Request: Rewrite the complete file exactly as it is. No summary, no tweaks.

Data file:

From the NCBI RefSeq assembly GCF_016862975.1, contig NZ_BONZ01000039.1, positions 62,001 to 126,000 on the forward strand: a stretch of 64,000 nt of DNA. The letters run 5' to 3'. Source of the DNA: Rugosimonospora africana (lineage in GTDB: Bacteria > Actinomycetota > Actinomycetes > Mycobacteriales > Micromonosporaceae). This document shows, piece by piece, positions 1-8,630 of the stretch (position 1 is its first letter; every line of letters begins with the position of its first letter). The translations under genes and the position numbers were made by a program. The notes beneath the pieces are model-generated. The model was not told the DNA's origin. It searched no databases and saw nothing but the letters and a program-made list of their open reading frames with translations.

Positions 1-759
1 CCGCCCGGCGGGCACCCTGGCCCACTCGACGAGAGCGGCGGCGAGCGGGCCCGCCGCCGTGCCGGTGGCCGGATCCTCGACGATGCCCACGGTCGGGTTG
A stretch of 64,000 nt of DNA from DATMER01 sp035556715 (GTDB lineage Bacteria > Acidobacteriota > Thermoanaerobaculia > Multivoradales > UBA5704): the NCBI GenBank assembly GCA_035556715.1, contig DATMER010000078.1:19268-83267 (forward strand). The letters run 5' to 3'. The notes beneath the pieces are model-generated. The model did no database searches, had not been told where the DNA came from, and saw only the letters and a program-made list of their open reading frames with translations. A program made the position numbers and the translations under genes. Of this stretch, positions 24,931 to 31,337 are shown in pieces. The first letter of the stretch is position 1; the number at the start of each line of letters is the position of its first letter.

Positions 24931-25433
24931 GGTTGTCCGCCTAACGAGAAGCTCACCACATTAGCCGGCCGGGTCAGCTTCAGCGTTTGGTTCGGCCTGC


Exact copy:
From the NCBI RefSeq assembly GCF_016862975.1, contig NZ_BONZ01000039.1, positions 62,001 to 126,000 on the forward strand: a stretch of 64,000 nt of DNA. The letters run 5' to 3'. Source of the DNA: Rugosimonospora africana (lineage in GTDB: Bacteria > Actinomycetota > Actinomycetes > Mycobacteriales > Micromonosporaceae). This document shows, piece by piece, positions 1-8,630 of the stretch (position 1 is its first letter; every line of letters begins with the position of its first letter). The translations under genes and the position numbers were made by a program. The notes beneath the pieces are model-generated. The model was not told the DNA's origin. It searched no databases and saw nothing but the letters and a program-made list of their open reading frames with translations.

Positions 1-759
1 CCGCCCGGCGGGCACCCTGGCCCACTCGACGAGAGCGGCGGCGAGCGGGCCCGCCGCCGTGCCGGTGGCCGGATCCTCGACGATGCCCACGGTCGGGTTG
A stretch of 64,000 nt of DNA from DATMER01 sp035556715 (GTDB lineage Bacteria > Acidobacteriota > Thermoanaerobaculia > Multivoradales > UBA5704): the NCBI GenBank assembly GCA_035556715.1, contig DATMER010000078.1:19268-83267 (forward strand). The letters run 5' to 3'. The notes beneath the pieces are model-generated. The model did no database searches, had not been told where the DNA came from, and saw only the letters and a program-made list of their open reading frames with translations. A program made the position numbers and the translations under genes. Of this stretch, positions 24,931 to 31,337 are shown in pieces. The first letter of the stretch is position 1; the number at the start of each line of letters is the position of its first letter.

Positions 24931-25433
24931 GGTTGTCCGCCTAACGAGAAGCTCACCACATTAGCCGGCCGGGTCAGCTTCAGCGTTTGGTTCGGCCTGC